JACKSONVILLE – The offseason is over – the official part, anyway.
It was maybe the most unique offseason in NFL history, which Head Coach Doug Marrone acknowledged Friday when wrapping up the Jaguars' 2020 offseason program.
Marrone also emphasized something else:
That for all the uniqueness and all the challenges – and for all the planning that remains before training camp – the Jaguars in recent months pretty much got done what they could get done.
"We really didn't have any glitches," Marrone said during a video conference with local media Friday morning.
The Jaguars ended their 2020 offseason program Thursday with a virtual team meeting. And while COVID-19-related rules meant that the offseason consisted of virtual work and no on-field work, Marrone said: "We really have been able to do everything that we needed to do to get done – except for the stuff that's on the field."
Marrone said the focus now is being as prepared as possible for training camp – which will mark the first time players will be on the field since the end of the 2019 season. While official dates have not yet been announced, reports this week were that NFL training camps could begin July 28.
Teams in a "normal" offseason typically begin offseason programs in mid-April, hold four weeks of on-field work in May and June and close the program with a three-day mandatory minicamp in mid-June. COVID-19 prevented coaches from being in team facilities until recently, and players still are not permitted in facilities except to rehabilitate injury.
Marrone said the early emphasis in camp will be getting players the needed on-field work that they didn't get in the offseason.
"We're trying to work on ways to speed up the process of all those reps," Marrone said. "Maybe five percent of our football team will be able to catch up quickly. The veteran guys who have been doing it for a while and who are comfortable with the system have a good opportunity. But these younger players … they've missed reps.
"We're trying to see how we can introduce ways of really trying to catch up for the younger guys so they have a chance to be able to compete for a job."
Marrone said said work remains on that front. Whereas he usually would have the entire training camp schedule done by now, that's not the case this offseason – with the league still mandating safety- and COVID-19-related rules and protocols.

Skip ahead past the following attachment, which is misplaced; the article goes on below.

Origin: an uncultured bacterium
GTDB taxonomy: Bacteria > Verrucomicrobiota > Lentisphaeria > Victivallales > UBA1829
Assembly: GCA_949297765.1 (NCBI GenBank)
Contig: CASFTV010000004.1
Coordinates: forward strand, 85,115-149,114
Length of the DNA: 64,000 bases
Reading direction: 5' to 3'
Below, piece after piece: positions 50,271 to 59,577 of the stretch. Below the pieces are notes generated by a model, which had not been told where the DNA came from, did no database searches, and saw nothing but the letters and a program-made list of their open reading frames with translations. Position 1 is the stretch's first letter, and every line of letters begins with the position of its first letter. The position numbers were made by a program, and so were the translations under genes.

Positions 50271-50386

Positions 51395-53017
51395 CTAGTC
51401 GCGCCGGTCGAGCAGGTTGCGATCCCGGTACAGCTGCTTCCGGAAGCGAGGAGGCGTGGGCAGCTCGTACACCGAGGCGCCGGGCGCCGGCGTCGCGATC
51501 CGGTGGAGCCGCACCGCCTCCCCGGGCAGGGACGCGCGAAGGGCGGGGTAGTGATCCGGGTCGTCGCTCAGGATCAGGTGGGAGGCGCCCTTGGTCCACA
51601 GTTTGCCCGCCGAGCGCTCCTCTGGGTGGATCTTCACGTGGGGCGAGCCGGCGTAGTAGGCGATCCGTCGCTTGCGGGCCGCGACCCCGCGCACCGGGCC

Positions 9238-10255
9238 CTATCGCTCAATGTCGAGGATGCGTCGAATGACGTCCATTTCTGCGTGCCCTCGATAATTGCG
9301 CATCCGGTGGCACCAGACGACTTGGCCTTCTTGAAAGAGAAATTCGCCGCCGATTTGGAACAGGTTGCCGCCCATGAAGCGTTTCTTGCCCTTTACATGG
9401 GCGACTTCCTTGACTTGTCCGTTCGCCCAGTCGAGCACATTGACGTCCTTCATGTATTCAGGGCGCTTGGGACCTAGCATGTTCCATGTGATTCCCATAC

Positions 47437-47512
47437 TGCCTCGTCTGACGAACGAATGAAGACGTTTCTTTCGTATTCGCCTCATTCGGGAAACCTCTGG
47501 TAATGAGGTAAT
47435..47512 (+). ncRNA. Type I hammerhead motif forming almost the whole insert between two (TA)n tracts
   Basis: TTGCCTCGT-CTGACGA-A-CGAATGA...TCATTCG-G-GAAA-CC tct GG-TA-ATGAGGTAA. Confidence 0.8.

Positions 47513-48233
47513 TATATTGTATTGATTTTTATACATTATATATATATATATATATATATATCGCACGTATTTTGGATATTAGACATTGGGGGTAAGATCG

"I have some shells, but the daily schedule we're still working with it," Marrone said. "We're trying to get a schedule that's the safest way for us when we do return."
Marrone cited a couple of major takeaways from the offseason program, one of which was that the team's 2020 unrestricted free agents adapted quickly. The '20 free agent class included middle linebacker Joe Schobert, running back Chris Thompson, defensive lineman Rodney Gunter, linebacker/defensive end Cassius Marsh, backup quarterback Mike Glennon, defensive tackle Al Woods, cornerback Rashaan Melvin and defensive end/linebacker Aaron Lynch.
"You really don't know those players as well as the ones you're around every day," Marrone said.
Marrone, too, spoke highly of a rookie class that included 12 selections in the 2020 NFL Draft and 18 collegiate free agents, a class led by two first-round selections – cornerback CJ Henderson of Florida and linebacker/defensive end K'Lavon Chaisson.
"That's the one area where if I looked at it I would say, 'Wow, these guys really have been impressive of the amount of work they've put in outside of the meetings,''' Marrone said.
Marrone in closing the offseason made a point to laud those who ensured a unique situation was a productive one. He said while he initially felt "anxiety" over the logistics of a virtual offseason, much of that stemmed from personal uncertainty over technology and communication.
He credited the Jaguars' information technology and video departments with making those areas run smoothly.
"A lot of things were going through my mind at the beginning," Marrone said. "The IT department and the video department did a great job of making sure we had access to be able to do what we felt we needed to do to help the players. …"